Everybody seems to be tracking oneself for their own reasons, so here is a collection of my favourite ones. In short, tracking will have a way larger impact on your life than any other activity which takes less than three minutes a day and here is why:
1. You become what you do
[bctt tweet= »Tracking is the only way to get a clear idea of what you do most of the time in your life. »]
We do spend a lot of time underestimating and overestimating what it is exactly that we do. Tracking is the only way to get a clear idea of what you do most of the time in your life. It will paint you a clear picture of how many hours are spent practicing the activities which bring you closer to your goals vs. the activities which don’t but you still seem to be doing. It will raise important questions about where does time go in your life – if you are doing them and they don’t bring you closer to your dreams goals, do they have any other value in your life?
2. Tracking helps you make time
Many of us complain of “not enough time” to add any other interests to our busy schedules. Our time seems to just slip away. It does of course, because for some activities you haven’t yet carved the time in your diary. Tracking helps you estimate how many hours of the day/week will be already claimed by activities which will bring you closer to your goals and how many hours can be “lost” in secondary tasks which are still necessary, but not on your goal radar. In a way tracking what you do daily adds a dose of realism and with some cold-hearted logic explains to you where your time really goes, so that you can make the necessary changes.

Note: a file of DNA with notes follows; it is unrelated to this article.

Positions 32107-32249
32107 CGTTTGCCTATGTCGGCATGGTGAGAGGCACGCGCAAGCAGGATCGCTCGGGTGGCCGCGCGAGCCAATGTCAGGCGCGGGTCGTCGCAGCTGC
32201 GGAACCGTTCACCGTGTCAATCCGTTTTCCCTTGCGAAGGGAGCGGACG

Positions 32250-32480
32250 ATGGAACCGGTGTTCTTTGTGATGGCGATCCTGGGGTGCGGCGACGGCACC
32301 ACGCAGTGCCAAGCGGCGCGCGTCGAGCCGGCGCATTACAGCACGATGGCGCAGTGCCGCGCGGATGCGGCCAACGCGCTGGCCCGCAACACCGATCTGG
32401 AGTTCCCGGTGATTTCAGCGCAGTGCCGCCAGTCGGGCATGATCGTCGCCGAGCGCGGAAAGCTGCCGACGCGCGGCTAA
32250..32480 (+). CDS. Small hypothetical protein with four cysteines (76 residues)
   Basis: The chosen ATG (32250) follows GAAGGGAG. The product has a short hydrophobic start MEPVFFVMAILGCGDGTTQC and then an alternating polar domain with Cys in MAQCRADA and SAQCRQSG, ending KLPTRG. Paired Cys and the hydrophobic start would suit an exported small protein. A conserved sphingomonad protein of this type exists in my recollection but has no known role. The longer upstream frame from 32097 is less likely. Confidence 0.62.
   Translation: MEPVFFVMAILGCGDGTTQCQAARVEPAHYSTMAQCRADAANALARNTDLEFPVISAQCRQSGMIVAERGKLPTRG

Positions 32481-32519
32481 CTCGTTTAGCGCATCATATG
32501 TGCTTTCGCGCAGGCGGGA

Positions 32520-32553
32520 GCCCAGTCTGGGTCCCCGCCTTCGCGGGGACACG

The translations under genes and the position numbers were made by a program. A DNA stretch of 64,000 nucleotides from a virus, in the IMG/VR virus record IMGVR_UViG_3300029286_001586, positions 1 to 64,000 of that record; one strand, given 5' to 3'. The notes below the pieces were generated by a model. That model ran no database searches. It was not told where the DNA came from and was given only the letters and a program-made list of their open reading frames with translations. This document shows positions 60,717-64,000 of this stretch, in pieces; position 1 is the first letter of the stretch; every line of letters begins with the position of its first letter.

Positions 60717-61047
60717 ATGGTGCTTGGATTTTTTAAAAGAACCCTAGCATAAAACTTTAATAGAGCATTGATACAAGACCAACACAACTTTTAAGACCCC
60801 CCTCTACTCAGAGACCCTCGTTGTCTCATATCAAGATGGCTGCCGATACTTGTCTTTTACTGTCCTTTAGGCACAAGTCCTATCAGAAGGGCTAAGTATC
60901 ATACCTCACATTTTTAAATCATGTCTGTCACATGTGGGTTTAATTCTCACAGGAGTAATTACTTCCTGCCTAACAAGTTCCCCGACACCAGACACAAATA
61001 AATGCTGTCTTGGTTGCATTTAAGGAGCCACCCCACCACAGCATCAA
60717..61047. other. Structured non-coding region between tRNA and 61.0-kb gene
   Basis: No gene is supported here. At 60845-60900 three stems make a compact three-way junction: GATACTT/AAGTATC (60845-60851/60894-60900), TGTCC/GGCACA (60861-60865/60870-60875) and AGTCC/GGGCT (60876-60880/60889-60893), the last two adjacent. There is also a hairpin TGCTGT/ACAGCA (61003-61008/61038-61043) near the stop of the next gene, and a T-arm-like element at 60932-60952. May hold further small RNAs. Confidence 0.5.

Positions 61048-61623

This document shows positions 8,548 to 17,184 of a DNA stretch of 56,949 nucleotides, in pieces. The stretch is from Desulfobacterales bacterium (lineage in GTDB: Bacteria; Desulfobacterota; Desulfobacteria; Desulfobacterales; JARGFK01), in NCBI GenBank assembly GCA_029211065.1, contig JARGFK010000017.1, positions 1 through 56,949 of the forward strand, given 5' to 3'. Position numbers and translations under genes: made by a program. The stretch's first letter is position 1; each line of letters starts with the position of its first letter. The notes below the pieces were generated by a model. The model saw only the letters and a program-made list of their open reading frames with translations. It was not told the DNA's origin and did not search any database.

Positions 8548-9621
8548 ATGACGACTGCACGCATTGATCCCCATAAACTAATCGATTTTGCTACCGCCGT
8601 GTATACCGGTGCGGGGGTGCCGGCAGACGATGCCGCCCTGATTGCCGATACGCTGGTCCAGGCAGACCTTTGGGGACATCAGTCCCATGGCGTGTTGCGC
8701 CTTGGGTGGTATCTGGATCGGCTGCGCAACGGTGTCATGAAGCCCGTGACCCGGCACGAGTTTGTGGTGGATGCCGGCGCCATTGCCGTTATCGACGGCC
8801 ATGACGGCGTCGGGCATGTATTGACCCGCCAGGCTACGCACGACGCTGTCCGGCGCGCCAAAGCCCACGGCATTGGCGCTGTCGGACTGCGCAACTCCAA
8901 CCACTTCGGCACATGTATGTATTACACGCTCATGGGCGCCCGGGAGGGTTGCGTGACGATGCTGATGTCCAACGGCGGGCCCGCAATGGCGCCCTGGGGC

3. It helps you revise your strategies along the way
No matter what your goal, at some point you will wonder if you are using the right strategy to achieve it. You will want to compare and evaluate, could you be doing something differently/better/faster? If you are learning a language by mostly watching TV and listening to the radio, the improvements you “hear” might be great, but will you be able to read or write? Maybe it is time to adjust to a more varied approach of learning, which includes techniques to learn to write, and track the results.
4. Your tracking will pick you up when you lose motivation
[bctt tweet= »When you have all that data about yourself, you can do some pretty cool things with it. « ]
When you have all that data about yourself, you can do some pretty cool things with it. Let us take training as an example – sometimes you train regularly and for about three weeks you seem to be reaching a plateau. Now that is completely normal in the cycle of training yet, when it happens you see that you don’t approach the training with the same enthusiasm and motivation. This is a very powerful moment to take out your training graphs and statistics and remind yourself: the progress you have already made, how many hours you have spent and how many milestones you have already passed.
5. (This is by far my favourite reason) You will actually be tracking your life
[bctt tweet= »You will be writing the diary of your future achievements »]
If you start tracking now, you will essentially be writing the diary of your future achievements, the draft version of your letter to your future self, the backbone of your future memoirs… Think about it, you are probably about to learn a new language, or do your first Ironman triathlon or climb your first mountain. One day you will find all your firsts, with exact dates, beautiful graphs and your personal notes detailing your everyday trials and tribulations that you went through to become who you are.
This post was written by our guest writer Lily Pashova – many thanks Lily for sharing your insights!
Start tracking your activities on the goalmap app. Tracking will have a way larger impact on your life than any other activity which takes less than three minutes a day. You can download goalmap here: